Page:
Student Leaders Prep for Arrival of Class of 2017
More Than 200 Students Wrap up a Week of Leadership Training as Orientation Gets Underway
On August 23, more than 200 Wellesley student leaders finish a week of intensive training in preparation for the arrival of new students.
The student leadership corps consists of house presidents (HPs), resident assistants (RAs), academic peer tutors (APTs), first year mentors (FYMs), athletic mentors (AMPs), Slater international student leaders (ISLs), and the members of the College Government Cabinet. In order to be considered for a leadership position, students undergo a thorough application and interview process early in Spring semester.
This pre-Orientation week included sessions like Tuesday’s Leadership Lab, a three-part bootcamp on how to care for yourself, individual friends and residents, and the Wellesley community at large. Speakers included Claudia Trevor-Wright from Health Service and Megan Edwards from the Stone Center Counseling Service, who spoke about the importance of self care in student life and strategies in caring for others; and Residential Director Don Leach on the role played by the Honor Code. At the end of the day, Provost Andy Shennan and Dean of Students Debra DeMeis treated the group to a formal tea in Diana Chapman Walsh Alumnae Hall Ballroom.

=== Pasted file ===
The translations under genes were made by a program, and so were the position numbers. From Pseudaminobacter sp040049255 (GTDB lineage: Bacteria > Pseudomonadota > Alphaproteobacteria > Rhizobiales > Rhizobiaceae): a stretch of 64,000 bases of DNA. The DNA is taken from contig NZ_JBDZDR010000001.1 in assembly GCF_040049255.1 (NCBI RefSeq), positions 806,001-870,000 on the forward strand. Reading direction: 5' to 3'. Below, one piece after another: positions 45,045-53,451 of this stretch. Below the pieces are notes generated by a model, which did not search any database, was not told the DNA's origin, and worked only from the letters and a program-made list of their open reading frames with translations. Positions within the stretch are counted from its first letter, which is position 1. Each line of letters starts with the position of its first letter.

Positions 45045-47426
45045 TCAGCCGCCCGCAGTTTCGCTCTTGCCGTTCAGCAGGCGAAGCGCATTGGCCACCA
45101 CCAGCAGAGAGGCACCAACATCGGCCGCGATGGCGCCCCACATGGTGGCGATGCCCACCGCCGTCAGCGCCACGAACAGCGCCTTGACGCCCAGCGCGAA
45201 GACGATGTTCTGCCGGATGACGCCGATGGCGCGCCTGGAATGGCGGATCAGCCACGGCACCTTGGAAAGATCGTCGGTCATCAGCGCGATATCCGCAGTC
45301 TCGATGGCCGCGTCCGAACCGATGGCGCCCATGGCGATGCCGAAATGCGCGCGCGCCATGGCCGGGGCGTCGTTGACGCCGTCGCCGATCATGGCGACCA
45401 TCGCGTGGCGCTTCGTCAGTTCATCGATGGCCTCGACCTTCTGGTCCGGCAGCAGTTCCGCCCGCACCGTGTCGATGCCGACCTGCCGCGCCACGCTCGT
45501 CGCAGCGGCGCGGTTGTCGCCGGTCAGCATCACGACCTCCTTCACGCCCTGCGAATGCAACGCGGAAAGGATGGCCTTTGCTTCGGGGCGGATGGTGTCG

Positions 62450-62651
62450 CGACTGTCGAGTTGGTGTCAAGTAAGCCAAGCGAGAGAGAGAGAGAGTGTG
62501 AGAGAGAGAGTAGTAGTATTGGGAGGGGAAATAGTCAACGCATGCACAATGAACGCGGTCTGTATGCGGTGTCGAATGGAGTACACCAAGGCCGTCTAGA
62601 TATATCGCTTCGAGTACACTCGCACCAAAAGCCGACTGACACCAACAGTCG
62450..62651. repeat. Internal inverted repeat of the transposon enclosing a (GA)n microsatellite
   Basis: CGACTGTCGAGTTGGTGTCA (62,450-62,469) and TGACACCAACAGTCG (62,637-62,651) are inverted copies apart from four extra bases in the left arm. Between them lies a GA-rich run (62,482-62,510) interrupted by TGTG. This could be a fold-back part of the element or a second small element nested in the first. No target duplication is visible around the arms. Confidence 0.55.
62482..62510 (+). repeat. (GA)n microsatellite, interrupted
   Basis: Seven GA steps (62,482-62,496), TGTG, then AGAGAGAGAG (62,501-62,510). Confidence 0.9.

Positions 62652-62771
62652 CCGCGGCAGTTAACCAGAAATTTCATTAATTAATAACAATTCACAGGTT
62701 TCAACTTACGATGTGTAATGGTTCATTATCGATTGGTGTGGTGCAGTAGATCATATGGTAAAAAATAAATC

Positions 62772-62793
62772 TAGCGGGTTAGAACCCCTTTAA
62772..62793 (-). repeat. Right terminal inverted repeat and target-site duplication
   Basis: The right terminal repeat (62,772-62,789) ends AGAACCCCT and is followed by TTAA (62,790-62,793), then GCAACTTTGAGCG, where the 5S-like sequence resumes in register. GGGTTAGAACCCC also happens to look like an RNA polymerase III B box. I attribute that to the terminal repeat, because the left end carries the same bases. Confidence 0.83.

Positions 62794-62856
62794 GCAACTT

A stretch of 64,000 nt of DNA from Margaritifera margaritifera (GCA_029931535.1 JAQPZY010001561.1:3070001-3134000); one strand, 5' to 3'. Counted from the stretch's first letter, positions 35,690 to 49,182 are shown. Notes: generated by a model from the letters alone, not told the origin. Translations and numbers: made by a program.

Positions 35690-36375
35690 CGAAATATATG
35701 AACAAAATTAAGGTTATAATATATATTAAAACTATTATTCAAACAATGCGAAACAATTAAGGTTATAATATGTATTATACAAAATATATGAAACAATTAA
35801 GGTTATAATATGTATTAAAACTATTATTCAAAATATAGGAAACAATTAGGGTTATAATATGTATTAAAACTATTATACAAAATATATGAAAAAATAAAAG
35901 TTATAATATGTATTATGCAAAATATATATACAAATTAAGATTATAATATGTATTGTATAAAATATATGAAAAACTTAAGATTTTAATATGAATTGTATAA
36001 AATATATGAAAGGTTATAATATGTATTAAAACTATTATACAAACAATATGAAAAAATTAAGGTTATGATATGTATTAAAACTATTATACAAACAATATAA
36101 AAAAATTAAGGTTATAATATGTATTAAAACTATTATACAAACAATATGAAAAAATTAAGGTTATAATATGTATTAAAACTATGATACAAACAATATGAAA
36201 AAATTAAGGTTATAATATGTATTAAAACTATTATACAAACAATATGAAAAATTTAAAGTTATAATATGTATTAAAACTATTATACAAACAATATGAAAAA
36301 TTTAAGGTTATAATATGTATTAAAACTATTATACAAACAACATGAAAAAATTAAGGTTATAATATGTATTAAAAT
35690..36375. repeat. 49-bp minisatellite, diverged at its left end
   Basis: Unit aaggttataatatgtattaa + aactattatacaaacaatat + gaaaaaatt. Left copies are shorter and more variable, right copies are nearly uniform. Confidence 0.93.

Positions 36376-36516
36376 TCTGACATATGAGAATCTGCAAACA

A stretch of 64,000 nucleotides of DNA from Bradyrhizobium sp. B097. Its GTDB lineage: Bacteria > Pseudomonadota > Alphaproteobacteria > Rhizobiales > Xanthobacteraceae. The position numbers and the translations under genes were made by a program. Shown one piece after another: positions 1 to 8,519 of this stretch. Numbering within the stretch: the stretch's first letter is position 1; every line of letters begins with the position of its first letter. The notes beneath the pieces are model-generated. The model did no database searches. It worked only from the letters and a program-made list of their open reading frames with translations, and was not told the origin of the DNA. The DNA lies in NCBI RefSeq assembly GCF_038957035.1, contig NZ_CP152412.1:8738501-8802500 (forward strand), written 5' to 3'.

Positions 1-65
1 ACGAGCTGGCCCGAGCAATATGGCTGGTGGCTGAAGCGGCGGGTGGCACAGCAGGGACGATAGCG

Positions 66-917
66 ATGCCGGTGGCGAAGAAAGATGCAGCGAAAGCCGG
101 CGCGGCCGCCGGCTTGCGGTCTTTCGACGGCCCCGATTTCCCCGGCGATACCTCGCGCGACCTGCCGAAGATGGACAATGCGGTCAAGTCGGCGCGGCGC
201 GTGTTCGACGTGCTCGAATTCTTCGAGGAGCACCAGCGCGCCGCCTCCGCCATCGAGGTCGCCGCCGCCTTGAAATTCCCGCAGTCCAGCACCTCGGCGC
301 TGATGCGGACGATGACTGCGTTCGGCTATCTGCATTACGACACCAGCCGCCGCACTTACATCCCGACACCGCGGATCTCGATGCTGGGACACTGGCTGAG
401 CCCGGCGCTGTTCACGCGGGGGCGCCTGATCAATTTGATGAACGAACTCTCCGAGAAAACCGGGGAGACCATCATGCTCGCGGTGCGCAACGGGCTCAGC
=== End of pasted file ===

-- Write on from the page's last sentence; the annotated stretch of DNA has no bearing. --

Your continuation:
On Wednesday, Wellesley Centers for Women researcher Amy Banks, M.D., gave a keynote lecture on how humans are “hard-wired for connection,” and what that means for community-building. Students then participated in conference-style breakout sessions on a range of topics including physical education, diversity, and social media. Thursday and Friday were dedicated to position-specific training, as well as preparation for the arrival of international members of the Class of 2017, who have begun moving to campus.
Hundreds of Wellesley students have gone through the student leadership training program over the years, creating a cohort of women prepared to lead on and beyond campus.
“Most of these student leaders are not compensated for their work, but they rearrange their lives and cut short their summers to volunteer their time and energy,” said First-Year Dean Lori Tenser. “In fact, the College literally could not open in the Fall without the involvement of our student leaders. They provide guidance, support, and encouragement to new students. They offer welcoming smiles, genuine warmth, and upperclasswomen’s wisdom to students and their families when they first arrive. Above all, they do so because they are committed to making Wellesley a welcoming community and creating a climate of acceptance and possibility.”
With all of that energy and goodwill so overtly expressed, plus all of the fresh potential of starting a new semester, Tenser added, “This is absolutely my favorite time of year.”